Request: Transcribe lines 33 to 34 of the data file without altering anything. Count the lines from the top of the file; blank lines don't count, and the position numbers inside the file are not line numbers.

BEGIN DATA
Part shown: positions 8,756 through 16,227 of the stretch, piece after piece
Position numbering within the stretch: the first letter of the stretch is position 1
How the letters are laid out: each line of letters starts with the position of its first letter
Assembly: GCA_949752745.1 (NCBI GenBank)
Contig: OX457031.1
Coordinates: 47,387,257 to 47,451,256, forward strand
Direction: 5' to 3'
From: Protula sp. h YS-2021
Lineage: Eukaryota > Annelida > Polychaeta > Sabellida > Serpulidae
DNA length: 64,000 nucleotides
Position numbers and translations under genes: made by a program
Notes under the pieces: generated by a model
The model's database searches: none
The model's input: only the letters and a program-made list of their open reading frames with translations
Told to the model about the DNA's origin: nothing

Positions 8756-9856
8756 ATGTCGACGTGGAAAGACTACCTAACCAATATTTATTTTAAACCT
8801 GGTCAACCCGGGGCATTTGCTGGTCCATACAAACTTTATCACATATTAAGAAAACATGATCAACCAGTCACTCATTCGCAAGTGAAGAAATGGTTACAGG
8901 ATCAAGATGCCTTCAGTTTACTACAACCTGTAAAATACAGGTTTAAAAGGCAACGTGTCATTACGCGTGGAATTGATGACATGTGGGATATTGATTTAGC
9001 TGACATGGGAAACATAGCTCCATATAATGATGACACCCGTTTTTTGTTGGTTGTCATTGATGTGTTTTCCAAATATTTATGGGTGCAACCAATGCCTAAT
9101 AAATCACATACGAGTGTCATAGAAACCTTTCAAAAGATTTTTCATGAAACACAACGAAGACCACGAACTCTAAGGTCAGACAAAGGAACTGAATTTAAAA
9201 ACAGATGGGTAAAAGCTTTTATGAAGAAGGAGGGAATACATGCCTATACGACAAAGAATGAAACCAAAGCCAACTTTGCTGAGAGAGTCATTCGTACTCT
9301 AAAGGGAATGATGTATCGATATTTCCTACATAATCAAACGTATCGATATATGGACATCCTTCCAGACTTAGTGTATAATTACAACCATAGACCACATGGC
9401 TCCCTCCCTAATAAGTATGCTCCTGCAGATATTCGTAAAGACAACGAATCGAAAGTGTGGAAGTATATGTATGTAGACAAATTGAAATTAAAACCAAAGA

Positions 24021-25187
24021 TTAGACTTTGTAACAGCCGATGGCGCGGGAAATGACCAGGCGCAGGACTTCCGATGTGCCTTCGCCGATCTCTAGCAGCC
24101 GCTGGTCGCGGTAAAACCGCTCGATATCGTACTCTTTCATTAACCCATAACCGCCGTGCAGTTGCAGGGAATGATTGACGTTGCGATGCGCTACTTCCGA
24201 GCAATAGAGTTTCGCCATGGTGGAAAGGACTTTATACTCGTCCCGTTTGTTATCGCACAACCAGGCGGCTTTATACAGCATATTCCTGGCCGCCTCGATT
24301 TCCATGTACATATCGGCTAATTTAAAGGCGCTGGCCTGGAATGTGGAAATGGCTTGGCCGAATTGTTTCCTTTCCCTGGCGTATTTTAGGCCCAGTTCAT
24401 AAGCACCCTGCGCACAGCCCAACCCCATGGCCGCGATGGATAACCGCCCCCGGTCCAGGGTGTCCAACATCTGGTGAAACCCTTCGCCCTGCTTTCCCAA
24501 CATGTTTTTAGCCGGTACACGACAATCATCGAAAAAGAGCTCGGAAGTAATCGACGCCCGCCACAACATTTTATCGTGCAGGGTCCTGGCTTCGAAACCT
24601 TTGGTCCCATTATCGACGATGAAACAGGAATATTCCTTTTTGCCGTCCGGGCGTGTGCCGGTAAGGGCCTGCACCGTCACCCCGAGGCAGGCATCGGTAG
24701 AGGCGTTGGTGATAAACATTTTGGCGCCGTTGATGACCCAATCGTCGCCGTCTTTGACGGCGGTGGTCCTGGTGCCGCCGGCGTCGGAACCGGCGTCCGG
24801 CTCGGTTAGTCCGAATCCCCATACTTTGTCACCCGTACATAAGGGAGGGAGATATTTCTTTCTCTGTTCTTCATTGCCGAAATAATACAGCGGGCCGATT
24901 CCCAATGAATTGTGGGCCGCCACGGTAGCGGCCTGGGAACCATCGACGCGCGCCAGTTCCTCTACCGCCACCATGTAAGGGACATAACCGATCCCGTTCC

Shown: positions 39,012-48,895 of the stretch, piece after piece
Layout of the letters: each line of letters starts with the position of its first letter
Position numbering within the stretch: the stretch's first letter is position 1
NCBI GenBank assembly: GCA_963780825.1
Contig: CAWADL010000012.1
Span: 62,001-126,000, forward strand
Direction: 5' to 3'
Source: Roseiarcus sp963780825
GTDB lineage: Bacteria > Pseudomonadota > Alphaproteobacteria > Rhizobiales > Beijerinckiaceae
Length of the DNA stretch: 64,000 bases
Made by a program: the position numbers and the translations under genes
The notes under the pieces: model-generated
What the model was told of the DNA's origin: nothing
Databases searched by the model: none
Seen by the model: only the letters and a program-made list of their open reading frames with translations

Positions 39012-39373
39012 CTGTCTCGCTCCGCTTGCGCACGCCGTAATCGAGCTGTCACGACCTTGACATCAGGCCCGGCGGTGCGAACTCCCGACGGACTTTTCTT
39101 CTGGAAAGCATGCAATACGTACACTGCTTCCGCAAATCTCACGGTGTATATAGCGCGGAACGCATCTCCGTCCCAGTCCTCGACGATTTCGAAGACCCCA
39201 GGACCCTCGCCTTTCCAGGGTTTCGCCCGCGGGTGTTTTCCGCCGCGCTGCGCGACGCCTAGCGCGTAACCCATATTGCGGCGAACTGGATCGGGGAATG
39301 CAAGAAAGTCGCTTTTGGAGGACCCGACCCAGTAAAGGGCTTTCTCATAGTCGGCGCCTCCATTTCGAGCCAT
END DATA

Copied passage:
24701 AGGCGTTGGTGATAAACATTTTGGCGCCGTTGATGACCCAATCGTCGCCGTCTTTGACGGCGGTGGTCCTGGTGCCGCCGGCGTCGGAACCGGCGTCCGG
24801 CTCGGTTAGTCCGAATCCCCATACTTTGTCACCCGTACATAAGGGAGGGAGATATTTCTTTCTCTGTTCTTCATTGCCGAAATAATACAGCGGGCCGATT